Corruption index


CONSIDER a hypothetical case: there are no systems in a country to check corruption but there is still zero corruption in the country because all its citizens are honest for ethical or religious reasons. But this corruption-free country may well be ranked as ‘significantly corrupt’ on Transparency International’s (TI) Corruption Perception Index (CPI).
TI’s CPI poses questions that assess actual corruption and the potential of corruption in a country. The latter is inferred from the prevalence of systems to check corruption eg ‘access of civil society to information on public affairs’. The lack of such systems means a poor rank on the CPI. In practice, all of us know many people who do not indulge in corruption, not because there are systems in place to check it but because they are honest. The CPI hardly accounts for honesty.
TI’s recently published CPI shows that Pakistan has slipped three ranks. Some believe that the deterioration reflects an increase in the level of corruption. This piece looks at what goes into the computation of the TI’s CPI and what kind of inferences are possible using the index.
The CPI is a perception index and seeks to gauge perceptions regarding the level of corruption in a country and how this level compares with that in other countries. The index is not directed at assessing the magnitude of the actual level of corruption.
The CPI raises several questions.
The general belief seems to be that Transparency International talks to the general public in a country to learn from their first-hand experience of corruption. In fact, it does not conduct any survey of its own — its CPI is based on scores assigned to corruption-specific questions in eight different cross-country indices computed by various international agencies, and not by the organisation itself.
Six out of the eight indices used by the TI are based on the ‘expert opinion’ of experts chosen by the managers of the respective indices — some indices use the opinion of a single expert. The names and profiles of experts for each country, if known, would help us assess their level of expertise regarding that country. However, neither the TI nor the management of the respective indices makes public the names and profiles of country experts. This is against the essence of transparency.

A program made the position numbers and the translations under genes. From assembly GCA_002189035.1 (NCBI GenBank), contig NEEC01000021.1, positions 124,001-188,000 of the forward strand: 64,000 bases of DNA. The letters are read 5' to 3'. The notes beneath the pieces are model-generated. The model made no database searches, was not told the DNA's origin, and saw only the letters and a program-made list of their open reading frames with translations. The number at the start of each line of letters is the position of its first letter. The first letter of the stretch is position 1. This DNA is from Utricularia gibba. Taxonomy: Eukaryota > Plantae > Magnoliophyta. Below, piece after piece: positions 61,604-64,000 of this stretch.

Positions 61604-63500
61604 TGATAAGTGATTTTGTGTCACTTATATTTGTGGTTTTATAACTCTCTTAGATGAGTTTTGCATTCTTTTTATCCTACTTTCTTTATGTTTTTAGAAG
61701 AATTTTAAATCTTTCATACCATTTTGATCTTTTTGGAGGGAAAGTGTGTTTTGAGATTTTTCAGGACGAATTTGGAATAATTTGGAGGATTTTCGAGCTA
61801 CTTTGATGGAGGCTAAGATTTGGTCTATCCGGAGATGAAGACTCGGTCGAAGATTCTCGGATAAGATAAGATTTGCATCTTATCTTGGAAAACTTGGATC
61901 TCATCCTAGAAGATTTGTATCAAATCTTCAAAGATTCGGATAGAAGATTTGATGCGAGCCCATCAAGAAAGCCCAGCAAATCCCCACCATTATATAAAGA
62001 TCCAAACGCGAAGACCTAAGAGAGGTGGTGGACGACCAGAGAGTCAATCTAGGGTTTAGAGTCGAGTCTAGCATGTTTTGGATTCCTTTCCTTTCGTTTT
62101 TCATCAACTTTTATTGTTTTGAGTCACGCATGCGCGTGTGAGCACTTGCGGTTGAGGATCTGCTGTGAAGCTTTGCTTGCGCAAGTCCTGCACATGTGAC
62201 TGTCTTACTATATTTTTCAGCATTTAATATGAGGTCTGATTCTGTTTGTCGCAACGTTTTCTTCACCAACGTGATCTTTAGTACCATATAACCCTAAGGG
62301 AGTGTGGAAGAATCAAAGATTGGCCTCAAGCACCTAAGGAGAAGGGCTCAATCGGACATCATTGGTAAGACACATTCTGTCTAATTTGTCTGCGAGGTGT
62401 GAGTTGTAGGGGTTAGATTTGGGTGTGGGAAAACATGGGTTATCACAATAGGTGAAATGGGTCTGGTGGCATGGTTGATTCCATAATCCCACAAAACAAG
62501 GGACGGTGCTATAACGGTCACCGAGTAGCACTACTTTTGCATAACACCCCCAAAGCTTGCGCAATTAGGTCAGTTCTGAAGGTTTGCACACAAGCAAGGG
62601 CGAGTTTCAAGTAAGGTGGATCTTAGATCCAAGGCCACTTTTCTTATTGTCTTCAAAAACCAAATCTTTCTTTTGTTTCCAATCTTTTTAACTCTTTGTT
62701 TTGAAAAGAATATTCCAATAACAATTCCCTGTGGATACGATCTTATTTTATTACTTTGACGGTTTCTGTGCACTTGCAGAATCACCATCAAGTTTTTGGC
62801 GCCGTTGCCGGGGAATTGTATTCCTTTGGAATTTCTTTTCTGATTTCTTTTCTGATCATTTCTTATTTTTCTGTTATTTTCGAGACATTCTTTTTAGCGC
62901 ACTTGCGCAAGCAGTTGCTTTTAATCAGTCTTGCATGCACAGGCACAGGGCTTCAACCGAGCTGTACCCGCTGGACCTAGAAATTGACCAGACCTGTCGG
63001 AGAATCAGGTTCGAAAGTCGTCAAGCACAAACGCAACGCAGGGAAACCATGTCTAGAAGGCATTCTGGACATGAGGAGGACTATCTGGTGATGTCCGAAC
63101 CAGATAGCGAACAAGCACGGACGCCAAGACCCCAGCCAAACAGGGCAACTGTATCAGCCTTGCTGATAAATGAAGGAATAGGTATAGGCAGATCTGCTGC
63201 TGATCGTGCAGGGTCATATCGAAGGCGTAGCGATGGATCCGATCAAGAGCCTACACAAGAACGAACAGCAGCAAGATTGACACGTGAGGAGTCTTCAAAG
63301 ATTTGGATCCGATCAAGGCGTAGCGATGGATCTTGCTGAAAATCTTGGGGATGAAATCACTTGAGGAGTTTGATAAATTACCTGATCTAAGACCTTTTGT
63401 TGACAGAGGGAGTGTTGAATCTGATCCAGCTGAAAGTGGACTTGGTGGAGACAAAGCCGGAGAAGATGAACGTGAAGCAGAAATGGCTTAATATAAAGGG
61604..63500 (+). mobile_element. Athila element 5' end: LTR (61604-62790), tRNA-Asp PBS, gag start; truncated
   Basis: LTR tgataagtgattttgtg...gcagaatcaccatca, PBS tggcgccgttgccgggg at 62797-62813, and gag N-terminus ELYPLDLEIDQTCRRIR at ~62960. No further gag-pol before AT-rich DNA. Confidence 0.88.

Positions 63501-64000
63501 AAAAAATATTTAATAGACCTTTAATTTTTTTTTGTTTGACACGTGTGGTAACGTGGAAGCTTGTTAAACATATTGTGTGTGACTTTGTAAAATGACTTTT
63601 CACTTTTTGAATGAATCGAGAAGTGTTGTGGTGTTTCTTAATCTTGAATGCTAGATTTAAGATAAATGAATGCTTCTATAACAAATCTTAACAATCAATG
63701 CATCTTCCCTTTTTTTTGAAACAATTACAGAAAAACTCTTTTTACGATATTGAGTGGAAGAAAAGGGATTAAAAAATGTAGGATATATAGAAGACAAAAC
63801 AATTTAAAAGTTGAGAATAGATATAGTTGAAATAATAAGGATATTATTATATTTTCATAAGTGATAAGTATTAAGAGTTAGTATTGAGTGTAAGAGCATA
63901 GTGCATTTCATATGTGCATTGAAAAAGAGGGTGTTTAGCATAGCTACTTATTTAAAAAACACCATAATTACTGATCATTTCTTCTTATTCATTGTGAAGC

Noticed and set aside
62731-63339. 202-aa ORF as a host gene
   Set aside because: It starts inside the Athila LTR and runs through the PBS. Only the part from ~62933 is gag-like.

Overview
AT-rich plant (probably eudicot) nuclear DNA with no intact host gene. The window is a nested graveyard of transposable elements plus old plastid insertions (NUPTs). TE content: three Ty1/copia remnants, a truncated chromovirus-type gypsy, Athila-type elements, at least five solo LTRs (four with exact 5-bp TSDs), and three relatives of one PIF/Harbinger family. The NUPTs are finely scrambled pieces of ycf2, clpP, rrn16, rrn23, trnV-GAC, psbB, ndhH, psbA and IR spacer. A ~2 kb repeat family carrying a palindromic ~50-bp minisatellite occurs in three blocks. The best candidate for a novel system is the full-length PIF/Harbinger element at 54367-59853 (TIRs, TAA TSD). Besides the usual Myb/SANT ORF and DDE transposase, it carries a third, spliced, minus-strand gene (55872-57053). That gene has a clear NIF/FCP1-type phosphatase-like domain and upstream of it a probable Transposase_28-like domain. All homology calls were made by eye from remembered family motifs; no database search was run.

The Economist Intelligence Unit’s Country Service Risk, is one of the six indices used by the TI. The EUI’s websites list 88 country analysts. Since no analyst listed on the website has a Pakistani name one wonders who assesses Pakistan and what is the level of his expertise regarding the country.
The TI has also used the Business Executive Opinion survey and Rule of Law index published by the World Economic Forum and the World Justice Project (WJP) respectively. The two indices are survey-based. To gather responses from Pakistan for the BOE index, the World Economic Forum posed questions to 148 business executives in 2019. Statisticians suggest a minimum of five per cent of the target population as a sample to draw reasonable inferences from the responses — 148 respondents would not comprise even 1pc of business executives in Pakistan.
For the Rule of Law index, the WJP posed questions to 1,840 respondents based in Karachi, Lahore and Faisalabad. The WJP acknowledges, in its report, that nationally representative surveys were administered in only 55 economies and Pakistan is not included in those 55. Clearly, the Rule of Law index is statistically deficient.
Deficiencies, notwithstanding, we cannot imply that the CPI does not serve any purpose. If country X and Y are ranked (from best to worst) number 10th and 80th respectively then without doubt we can tell at a glance that corruption in Y is much greater. However, if A and B are ranked 30th and 40th respectively then we should avoid making too much of the difference of 10 ranks, given the shortcomings of the indices.
Out of the eight indices used by the TI for its 2020 report, only one index was finalised in 2020. The reports of five indices were published in 2019 and reports of two indices completed in 2018. The managers of the International Country Risk Guide Index, which was published in 2019, instructed their country experts to base assessments on two-year data starting January 2017. So the CPI published in 2020 appears to be using data from a much earlier period.
Given the deficiencies of the CPI, we should not rely too much on its corruption perception ranking for any period, let alone relate it to a specific political regime. If we must link ranks with regimes, then it’s noteworthy that much of the data used by the indices pertains to periods before the incumbent political regime took over.

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